Homograph

Definition of Homograph

The word homograph originated from the Greek word homos that means “the same” and graph means “to write”, and it is used extensively in language. It can be defined as words that are used in such a manner as to give two or more different meanings where the words have the same spelling, but different meanings and sometimes different pronunciation as well.

Bear (verb) means to endure, and bear (noun) is a name of an animal can be considered as one of the examples of homograph. This literary device is one of the types of pun (paronomasia).

Similarity with Homonym

Homonym is a bigger category of which homographs are a part.. All homograph examples are also identified as homonym examples since a homograph is a specific term, but a homonym is a generalized term. Homographs are words with different meanings but the same spelling such as tire (fatigue) and tire (wheel tire).

Difference between Homograph and Homophone

The basic difference between homophone and homograph is that homographs are words that have the same spelling such as “He is my close relative” and “Please close the door.” However, homophones are words that sound the same and are spelled differently such as “That was read” and “That was red.”

Examples of Homographs from Literature

Example #1

“They seemed to think the opportunity lost, if they failed to point the conversation to me, every now and then, and stick the point into me”

(Great Expectations by Charles Dickens)

Here, in this excerpt, both the underlined words are identical in spellings, but have different meanings. The first “point” means direction and second “point” means the idea.

Example #2

When Words Don’t Fit – A Multiple Meaning Words Poem
I have such a fit (tantrum)
When these words don’t fit (match)!
Like when all through the spring (season)
All the deer jump and spring (bounce),
And the lions feel they might (perhaps)
Want to show their strength and might (power),
When the monkeys swing (sway)
From a vine like a swing(hanging seat),
And the roar of the bear (animal)
Is too loud for me to bear (endure),
And I can’t try to pet (stroke)
One, since it’s not a pet (domesticated animal)!
I’m not trying to be mean (cruel),
But what do these words mean (imply)?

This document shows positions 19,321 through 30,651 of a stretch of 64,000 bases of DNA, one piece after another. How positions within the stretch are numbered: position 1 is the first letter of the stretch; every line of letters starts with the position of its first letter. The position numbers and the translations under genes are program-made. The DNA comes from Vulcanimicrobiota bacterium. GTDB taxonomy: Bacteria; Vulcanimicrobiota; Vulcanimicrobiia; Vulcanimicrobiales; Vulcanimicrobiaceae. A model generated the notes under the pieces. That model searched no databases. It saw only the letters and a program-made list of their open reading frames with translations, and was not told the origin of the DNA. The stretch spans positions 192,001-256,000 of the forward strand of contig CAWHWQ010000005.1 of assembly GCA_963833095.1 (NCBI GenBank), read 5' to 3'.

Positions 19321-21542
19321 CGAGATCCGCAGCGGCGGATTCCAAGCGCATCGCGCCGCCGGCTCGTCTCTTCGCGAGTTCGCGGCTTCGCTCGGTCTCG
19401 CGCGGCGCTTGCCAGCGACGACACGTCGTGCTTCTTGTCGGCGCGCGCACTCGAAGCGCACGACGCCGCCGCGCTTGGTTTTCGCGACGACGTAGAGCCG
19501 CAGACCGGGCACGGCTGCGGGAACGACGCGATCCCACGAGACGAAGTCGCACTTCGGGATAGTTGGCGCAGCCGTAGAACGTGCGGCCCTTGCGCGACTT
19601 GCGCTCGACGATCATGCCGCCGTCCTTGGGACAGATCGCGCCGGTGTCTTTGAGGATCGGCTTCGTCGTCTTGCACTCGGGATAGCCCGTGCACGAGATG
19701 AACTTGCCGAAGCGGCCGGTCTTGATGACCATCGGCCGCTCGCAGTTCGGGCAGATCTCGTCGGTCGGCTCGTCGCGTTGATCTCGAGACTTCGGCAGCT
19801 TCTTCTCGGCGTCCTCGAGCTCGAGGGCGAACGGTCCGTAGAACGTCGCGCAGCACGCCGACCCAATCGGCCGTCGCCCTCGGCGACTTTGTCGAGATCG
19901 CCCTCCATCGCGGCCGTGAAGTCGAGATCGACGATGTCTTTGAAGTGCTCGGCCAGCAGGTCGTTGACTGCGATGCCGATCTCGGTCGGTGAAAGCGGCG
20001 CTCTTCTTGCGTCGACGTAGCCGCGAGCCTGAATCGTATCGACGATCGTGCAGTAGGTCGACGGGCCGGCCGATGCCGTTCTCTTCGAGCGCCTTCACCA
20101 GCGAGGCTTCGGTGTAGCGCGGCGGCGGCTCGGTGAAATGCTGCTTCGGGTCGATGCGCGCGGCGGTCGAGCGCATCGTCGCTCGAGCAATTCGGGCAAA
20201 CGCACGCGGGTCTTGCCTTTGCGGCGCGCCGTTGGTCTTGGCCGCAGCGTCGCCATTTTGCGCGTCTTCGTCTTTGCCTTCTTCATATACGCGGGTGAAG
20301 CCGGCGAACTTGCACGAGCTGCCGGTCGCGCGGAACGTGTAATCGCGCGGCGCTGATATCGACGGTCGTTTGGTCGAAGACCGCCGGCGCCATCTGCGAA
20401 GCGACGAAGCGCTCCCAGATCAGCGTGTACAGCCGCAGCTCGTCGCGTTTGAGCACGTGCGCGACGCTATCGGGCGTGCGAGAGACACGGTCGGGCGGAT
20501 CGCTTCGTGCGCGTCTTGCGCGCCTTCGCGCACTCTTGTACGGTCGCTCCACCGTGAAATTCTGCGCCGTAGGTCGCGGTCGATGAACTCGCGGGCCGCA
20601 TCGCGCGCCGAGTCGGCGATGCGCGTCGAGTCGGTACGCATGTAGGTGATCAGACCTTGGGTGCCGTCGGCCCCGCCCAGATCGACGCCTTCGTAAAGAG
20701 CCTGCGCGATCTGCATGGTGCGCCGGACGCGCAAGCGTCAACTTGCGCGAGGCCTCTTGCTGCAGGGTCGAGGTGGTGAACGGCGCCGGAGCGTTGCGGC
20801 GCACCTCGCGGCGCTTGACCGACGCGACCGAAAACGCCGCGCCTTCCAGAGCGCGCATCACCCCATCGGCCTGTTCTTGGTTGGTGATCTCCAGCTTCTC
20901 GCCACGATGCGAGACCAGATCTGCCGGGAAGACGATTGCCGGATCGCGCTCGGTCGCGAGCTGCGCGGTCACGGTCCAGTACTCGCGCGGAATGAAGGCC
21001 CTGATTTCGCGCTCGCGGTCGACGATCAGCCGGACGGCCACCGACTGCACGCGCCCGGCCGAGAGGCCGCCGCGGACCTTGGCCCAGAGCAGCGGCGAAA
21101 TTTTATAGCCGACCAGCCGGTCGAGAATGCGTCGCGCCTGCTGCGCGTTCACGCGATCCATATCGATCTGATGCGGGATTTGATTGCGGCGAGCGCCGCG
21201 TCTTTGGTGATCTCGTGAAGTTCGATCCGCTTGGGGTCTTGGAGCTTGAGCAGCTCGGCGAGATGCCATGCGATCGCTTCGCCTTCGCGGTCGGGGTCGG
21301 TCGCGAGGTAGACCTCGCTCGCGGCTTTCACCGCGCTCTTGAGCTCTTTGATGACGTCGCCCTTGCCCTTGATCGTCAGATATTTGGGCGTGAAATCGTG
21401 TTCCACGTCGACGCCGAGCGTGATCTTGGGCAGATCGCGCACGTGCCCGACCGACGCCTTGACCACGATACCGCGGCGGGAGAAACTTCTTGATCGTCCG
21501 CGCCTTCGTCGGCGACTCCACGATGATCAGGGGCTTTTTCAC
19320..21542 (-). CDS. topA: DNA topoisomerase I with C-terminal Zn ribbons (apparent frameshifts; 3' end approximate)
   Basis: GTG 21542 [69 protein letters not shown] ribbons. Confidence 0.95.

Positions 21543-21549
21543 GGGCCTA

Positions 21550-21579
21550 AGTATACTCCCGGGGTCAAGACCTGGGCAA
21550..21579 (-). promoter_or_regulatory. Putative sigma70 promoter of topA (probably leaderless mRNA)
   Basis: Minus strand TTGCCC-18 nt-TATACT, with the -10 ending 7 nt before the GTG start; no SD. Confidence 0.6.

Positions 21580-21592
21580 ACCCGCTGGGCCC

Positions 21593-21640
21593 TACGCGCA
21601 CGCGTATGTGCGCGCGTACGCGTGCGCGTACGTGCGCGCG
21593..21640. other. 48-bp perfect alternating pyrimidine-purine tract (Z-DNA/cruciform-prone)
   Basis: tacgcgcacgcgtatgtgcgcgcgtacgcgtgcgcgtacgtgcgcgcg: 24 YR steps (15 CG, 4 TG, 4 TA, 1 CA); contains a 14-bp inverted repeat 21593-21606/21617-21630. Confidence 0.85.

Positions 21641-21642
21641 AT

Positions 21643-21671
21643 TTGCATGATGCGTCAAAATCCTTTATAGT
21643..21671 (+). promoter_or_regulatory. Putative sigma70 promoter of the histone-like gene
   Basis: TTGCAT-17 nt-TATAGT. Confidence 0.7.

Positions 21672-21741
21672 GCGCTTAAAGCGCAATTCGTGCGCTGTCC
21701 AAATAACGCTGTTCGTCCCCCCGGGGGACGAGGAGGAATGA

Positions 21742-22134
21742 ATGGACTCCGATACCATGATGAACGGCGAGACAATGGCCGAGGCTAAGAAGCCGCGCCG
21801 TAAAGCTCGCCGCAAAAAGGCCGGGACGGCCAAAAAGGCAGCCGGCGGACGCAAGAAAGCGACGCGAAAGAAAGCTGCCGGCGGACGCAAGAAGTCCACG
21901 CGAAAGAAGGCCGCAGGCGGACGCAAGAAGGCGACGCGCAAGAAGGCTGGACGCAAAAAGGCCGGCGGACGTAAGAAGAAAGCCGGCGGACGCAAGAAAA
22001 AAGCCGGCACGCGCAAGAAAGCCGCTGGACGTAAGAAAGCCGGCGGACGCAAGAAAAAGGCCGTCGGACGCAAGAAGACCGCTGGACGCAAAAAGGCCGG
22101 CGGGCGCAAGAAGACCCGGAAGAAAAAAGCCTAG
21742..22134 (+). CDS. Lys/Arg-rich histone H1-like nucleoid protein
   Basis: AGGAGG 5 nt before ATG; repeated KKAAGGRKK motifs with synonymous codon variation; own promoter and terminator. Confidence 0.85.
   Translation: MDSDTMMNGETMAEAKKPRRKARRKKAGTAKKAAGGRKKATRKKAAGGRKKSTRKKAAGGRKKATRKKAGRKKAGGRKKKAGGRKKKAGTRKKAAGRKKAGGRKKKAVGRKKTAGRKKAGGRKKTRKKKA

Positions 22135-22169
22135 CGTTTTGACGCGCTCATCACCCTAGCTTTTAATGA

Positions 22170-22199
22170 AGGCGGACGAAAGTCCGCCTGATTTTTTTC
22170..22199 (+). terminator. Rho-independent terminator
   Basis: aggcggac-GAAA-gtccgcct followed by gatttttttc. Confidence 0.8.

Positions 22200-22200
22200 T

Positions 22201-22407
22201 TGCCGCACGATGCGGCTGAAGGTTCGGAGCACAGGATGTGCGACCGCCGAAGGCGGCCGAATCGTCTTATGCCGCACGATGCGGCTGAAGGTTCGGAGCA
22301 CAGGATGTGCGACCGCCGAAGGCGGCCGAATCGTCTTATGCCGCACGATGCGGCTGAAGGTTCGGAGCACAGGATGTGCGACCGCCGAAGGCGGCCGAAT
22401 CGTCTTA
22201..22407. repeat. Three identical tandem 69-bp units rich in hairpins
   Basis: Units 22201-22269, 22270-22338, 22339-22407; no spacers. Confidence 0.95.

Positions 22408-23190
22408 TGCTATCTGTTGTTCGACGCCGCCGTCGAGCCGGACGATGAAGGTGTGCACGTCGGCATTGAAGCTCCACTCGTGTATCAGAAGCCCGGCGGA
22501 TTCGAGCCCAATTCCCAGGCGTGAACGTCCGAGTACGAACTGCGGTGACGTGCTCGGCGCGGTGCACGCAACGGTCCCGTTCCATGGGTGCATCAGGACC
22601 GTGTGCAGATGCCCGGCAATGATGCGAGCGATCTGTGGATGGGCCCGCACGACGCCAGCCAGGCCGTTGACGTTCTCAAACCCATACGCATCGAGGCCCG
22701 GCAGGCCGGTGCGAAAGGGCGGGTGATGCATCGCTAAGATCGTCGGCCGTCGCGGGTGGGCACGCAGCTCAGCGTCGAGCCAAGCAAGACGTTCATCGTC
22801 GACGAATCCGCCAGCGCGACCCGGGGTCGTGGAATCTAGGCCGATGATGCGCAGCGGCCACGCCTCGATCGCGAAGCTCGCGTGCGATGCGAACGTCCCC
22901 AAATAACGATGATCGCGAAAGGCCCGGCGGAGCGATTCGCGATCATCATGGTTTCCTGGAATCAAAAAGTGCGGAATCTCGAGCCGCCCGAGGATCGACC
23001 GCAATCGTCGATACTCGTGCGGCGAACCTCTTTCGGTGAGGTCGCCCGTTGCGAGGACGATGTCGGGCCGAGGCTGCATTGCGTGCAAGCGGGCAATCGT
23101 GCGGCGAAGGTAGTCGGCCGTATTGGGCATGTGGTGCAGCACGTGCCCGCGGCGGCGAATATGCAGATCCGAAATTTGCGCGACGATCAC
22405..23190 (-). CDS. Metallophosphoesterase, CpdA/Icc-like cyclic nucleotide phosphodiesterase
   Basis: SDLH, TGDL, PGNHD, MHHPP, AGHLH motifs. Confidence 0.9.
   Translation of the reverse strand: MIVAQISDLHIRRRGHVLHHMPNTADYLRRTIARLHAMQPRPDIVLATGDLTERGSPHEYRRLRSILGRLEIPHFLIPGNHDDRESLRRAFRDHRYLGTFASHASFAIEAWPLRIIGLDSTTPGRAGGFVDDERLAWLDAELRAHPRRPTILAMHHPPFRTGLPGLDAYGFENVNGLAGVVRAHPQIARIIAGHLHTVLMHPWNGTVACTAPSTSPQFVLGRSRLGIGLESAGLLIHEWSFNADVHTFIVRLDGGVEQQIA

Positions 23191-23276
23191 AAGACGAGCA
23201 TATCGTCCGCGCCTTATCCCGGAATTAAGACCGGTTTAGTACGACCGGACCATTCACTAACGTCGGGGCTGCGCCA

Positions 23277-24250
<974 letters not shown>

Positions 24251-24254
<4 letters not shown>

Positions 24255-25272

This poem is probably the best piece to use if you are teaching Homograph 101 as the words used are very familiar. Using context clues, the meanings (enclosed in parentheses) of the homographs are easy to decipher.

Example #3

Vladimir Nabokov has used multilingual and unique homographs in his novel Lolita. For instance, a character’s name “Humbert” is used as a pun in different languages. In Spanish, its meaning is “man” and in French its meaning is “shadow”. Similarly, the name of a character “Lolita” is changed to “Dolores”. In Latin its meaning is “pain” and meaning of her nickname “Dolly” is a toy in English.

Example #4

“When Thou hast done, Thou hast not done for I have more.
That at my death Thy Son
Shall shine as he shines now, and heretofore
And having done that, Thou hast done;
I fear no more….”

(A Hymn to God the Father by John Donne)

Donne has played on the words “done” and “more”. He has rhymed his name Donne and his wife’s name Anne More with these words. These are homographs that have the same spelling and pronunciation. Donne has used it for wry effects.

Example #5

Beatrice: “The count is neither sad, nor sick,
nor merry, nor well: but civil, count; civil as an
orange, and something of that jealous complexion….”

(Much Ado About Nothing by William Shakespeare)

Here Beatrice is mocking Claudio, saying he is “civil” like a bitter orange which describes the bitter feelings of Claudio. This is a pun on Seville that is pronounced as “ci-VIL” and from where these oranges come.

Function of Homograph

Homographs are used as a word play to create humorous and comic effects in literary writings, in theaters and limerick form of poems. Frequently in literary works, these make the readers think, laugh and increase the clarity of text by playing with specific words. Generally, it is done voluntarily to create humor and wryness. It also increases the vocabulary of readers by introducing secondary or multiple meanings of the terms.

3 comments for “Homograph

  1. Jo Isleta
    November 21, 2015 at 12:47 pm

    I have learned so much from this. Hope you can still provide as many examples as possible.
    tnx

  2. Akshatha
    January 11, 2016 at 10:37 am

    Thanks for these examples. It was worthful.
    But can you please send some homographs that are relevant my grade…
    I’m in grade 5….
    Please send A.S.A.P.

  3. aditi
    March 4, 2016 at 3:27 am

    Helped me alot. Can provide some examples like “tie the tie” or “drink the drink”.
    Thank you.

Leave a Reply

Your email address will not be published. Required fields are marked *

Share Your Examples